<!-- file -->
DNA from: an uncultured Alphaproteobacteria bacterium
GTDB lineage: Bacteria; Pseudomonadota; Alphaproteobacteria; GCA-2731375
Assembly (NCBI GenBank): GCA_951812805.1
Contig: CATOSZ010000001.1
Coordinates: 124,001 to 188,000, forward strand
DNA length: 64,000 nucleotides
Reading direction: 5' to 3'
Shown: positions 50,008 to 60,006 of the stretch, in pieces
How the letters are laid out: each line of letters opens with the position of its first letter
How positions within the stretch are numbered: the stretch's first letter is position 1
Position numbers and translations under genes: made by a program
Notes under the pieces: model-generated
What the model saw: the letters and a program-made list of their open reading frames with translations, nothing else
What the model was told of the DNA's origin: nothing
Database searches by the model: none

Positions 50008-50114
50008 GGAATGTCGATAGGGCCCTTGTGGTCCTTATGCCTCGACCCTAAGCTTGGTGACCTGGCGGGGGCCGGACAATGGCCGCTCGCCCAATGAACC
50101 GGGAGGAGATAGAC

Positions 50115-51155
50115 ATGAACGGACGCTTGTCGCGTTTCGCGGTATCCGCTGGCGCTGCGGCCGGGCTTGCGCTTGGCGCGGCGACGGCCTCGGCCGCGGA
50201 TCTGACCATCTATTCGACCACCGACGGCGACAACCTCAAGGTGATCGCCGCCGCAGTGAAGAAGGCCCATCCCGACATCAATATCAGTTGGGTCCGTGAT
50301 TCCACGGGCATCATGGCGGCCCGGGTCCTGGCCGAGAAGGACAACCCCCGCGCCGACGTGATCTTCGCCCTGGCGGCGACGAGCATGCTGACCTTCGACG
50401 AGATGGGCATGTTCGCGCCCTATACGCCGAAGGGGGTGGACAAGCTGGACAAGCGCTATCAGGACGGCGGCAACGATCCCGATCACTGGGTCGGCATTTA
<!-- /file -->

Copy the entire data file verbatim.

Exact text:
DNA from: an uncultured Alphaproteobacteria bacterium
GTDB lineage: Bacteria; Pseudomonadota; Alphaproteobacteria; GCA-2731375
Assembly (NCBI GenBank): GCA_951812805.1
Contig: CATOSZ010000001.1
Coordinates: 124,001 to 188,000, forward strand
DNA length: 64,000 nucleotides
Reading direction: 5' to 3'
Shown: positions 50,008 to 60,006 of the stretch, in pieces
How the letters are laid out: each line of letters opens with the position of its first letter
How positions within the stretch are numbered: the stretch's first letter is position 1
Position numbers and translations under genes: made by a program
Notes under the pieces: model-generated
What the model saw: the letters and a program-made list of their open reading frames with translations, nothing else
What the model was told of the DNA's origin: nothing
Database searches by the model: none

Positions 50008-50114
50008 GGAATGTCGATAGGGCCCTTGTGGTCCTTATGCCTCGACCCTAAGCTTGGTGACCTGGCGGGGGCCGGACAATGGCCGCTCGCCCAATGAACC
50101 GGGAGGAGATAGAC

Positions 50115-51155
50115 ATGAACGGACGCTTGTCGCGTTTCGCGGTATCCGCTGGCGCTGCGGCCGGGCTTGCGCTTGGCGCGGCGACGGCCTCGGCCGCGGA
50201 TCTGACCATCTATTCGACCACCGACGGCGACAACCTCAAGGTGATCGCCGCCGCAGTGAAGAAGGCCCATCCCGACATCAATATCAGTTGGGTCCGTGAT
50301 TCCACGGGCATCATGGCGGCCCGGGTCCTGGCCGAGAAGGACAACCCCCGCGCCGACGTGATCTTCGCCCTGGCGGCGACGAGCATGCTGACCTTCGACG
50401 AGATGGGCATGTTCGCGCCCTATACGCCGAAGGGGGTGGACAAGCTGGACAAGCGCTATCAGGACGGCGGCAACGATCCCGATCACTGGGTCGGCATTTA